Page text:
On changing the world

After a car ride in silence, I blurted out, “There’s much to be changed in the world. It’s the kind of change that needs an entire lifetime to take effect.” An entire lifetime — not just as a measure of time, but as a means, I meant.

“Noted. Set a calendar appointment with me once you start,” Kit said, punningly referring to last night’s conversation about e-mail acknowledgments.

My remark came from some musings on last night’s community class and Andrews’ Building A Better World (among other things, what I found impressive about the book was the fact that here was an Australian making references to Freire, Palmer, Ghandi, and… Rabindranath Tagore).

Perhaps what we need more of is to see the humanity in being a human being, rather than merely seeing societal roles to be fulfilled. Because when we see each other as actual human beings, only then can we see how dehumanizing the system that we have in place is, with all of its injustice and oppression — you don’t notice it because it exists very subtly, but it’s there — pervasive, ubiquitous.

And once you see it, it would be impossible to not be compelled to do something. It comes to a point when my inaction is injustice in itself. My inaction participates in and even perpetuates the injustice and oppression.

So what do we do? How do we change such a world bound by oppressive and unjust bureaucratic, consumeristic, individualistic systems? Perhaps indeed, through communities — testamental communities for one, who fight the system with non-violent resistance. Or even, more fundamentally, through communities that regard each other as actual human beings — seeing the humanity in their being human, which is as much ours as theirs. Communities that regard each other as neighbors — neighbors in a human sense, or even, in a Gospel sense. So that people deeply, truly, genuinely care for each other and  look after each other.

And at the end of the day, everyone has what everyone has.


For Uju

Speak to me

“I am”

Tell me

“I am”

Show me

“I am”

Show me again

“I am”


He speaks, He tells, He shows

Always, constantly

We hear, we see, we know

When we come as we are

Before the Great I Am.

2018 Trial Period Expires in 2 Days

Last night was an honest moment with the community. I wasn’t planning on being vulnerable. I wish I didn’t have to be. And I wish I didn’t allow myself to be! But I thought better against it, thought that there was much liberty in it, and thought that perhaps it was a practice of renunciation.

After the Word, Kit asked to everyone, “What did God save you from last year?” Given that it’s the New Year and all – it was still January after all. And someone had said that January was just a trial month for 2018. The year officially starts only in February.

Looking back on last year, my God had saved me from three things:

Bottomless pit of despair

I can still vividly remember 2016, and how suffocating it was. I remember the darkness. I remember the heaviness. I remember drowning.

And then, 2017 was a little better, perhaps in a sense that there was something other than despair to oscillate from. But I still had bouts of falling into the dark pit. I still had bouts of drowning. I still went through the dark night of the soul.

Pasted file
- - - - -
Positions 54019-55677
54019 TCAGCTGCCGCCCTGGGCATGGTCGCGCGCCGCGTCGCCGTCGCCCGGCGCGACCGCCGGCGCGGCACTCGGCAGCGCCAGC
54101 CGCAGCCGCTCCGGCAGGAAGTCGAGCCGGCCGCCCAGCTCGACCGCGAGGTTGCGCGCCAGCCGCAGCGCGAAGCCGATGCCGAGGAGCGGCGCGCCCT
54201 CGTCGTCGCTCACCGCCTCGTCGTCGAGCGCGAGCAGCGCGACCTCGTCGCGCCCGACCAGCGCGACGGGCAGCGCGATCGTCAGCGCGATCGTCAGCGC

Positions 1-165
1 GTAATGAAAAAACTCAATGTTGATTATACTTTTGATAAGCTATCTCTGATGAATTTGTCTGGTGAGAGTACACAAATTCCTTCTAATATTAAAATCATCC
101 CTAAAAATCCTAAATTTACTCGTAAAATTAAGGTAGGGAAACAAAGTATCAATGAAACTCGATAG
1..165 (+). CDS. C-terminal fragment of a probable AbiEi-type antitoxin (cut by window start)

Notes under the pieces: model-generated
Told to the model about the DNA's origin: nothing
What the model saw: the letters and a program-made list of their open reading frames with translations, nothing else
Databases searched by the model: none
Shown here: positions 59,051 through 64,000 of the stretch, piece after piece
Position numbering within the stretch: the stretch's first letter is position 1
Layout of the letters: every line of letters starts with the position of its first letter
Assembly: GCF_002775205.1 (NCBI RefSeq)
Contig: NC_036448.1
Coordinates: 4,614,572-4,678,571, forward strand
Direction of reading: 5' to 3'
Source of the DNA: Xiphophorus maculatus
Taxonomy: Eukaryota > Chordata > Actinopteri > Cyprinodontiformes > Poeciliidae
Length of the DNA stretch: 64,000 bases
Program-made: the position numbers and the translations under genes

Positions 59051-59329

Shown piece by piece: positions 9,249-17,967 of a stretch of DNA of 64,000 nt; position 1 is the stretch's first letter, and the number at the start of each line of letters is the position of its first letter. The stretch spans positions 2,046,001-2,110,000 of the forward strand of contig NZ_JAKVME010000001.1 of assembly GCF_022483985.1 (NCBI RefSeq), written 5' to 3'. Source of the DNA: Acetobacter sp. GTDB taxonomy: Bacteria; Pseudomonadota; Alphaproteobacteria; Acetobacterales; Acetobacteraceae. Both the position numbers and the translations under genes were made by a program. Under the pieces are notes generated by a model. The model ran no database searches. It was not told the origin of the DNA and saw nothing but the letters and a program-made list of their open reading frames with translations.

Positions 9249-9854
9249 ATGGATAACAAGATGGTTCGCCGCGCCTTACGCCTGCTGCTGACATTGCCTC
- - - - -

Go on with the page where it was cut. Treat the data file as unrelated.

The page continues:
This time though, I was able to… embrace it a bit more. I didn’t try so hard to escape it, at least not as much. I came to grips with the multidimensionality of my faith – that every emotion, whether uplifting or painful, was part of my faith journey as a faithful. That despair is as much part of my faith as hope is. That doubt – not necessarily unbelief – is as a beautiful dimension of my faith as belief. That depression, brokenness, lamentation are as much part of my faith as joy is.

I think I will still find myself falling into the dark pit of despair but I don’t have much despair for despair anymore. The pit doesn’t seem so bottomless. There is a quiet assurance that light will always manage to peer through the crevices of wood and dried leaves and fodder should I ever look up.

Idolatry of certainty

I have this almost neurotic need to be sure. But my God had shown me that life’s trajectory isn’t as clear-cut, isn’t as defined, isn’t as certain as I’d like it to be. He has shown this ambiguity and uncertainty even in Himself – even He isn’t one to be boxed, systemized, figured out. If He were, what we’d then be worshipping is not Him, but certainty.

ATS was a way to teach me the beauty in uncertainty and the gift in doubt. We’ve been there one year this January. We entered ATS not knowing exactly what would come out of it – such a counterintuitive move on my end. That’s why when people ask, so what’s next? That’s not such an easy question to answer, and my uneasiness begins the moment I sense their inability to understand my inability to answer. But the truth is that my God had given me a lamp that shed light only the first step on the path – I can’t quite see where it leads. And this has allowed me to trust God – ah, trust, something I’ve always, always found difficult to do by default. It has allowed me too, to continually seek to discern where He’s blowing the winds that I may adjust my sails accordingly.


I’ve learned how to appreciate the silence of God. I’ve learned that in His silence, that’s where acceptance lies. Sometimes the moment calls for not saying anything but feeling what needs to be felt. And He has done that for me and with me.

He has also directed me to things outside of myself – what a gift because it has become an exhausting ordeal to have to look within myself to help my self escape myself. I’ve learned to look to the outside to find things that help find the otherwise lost parts of the self, things that bring to life the otherwise dying parts of the soul, things that help fan the embers of the otherwise long-since extinguished fires of the heart.

I’ve learned to direct myself to something else other than myself – that’s why I’ve been trying to capture every single thing that capture my senses – the sight of the sunset, the subtle color changes of the rays of the sun when they peer through tree leaves and branches, the sunlight that trickles into a blinded window, the sound of silence (my favorite) in an empty room or in pauses between sentences, the look of the multi-tiered night sky from which the stars hover, the soul-resonance with music whether in songs played on Spotify or songs played by nature, the texture of the strawberries and banana and oatmeal in a single spoon, the multiple taste of coffee in a single sip, the smell of books, the feel of the wind against my palm while in a moving car, the fireworks that light up in my brain upon reading words that go together in perfect eloquence and elegance, the emotions that get stirred in my gut when a movie or a play or a book ends superbly…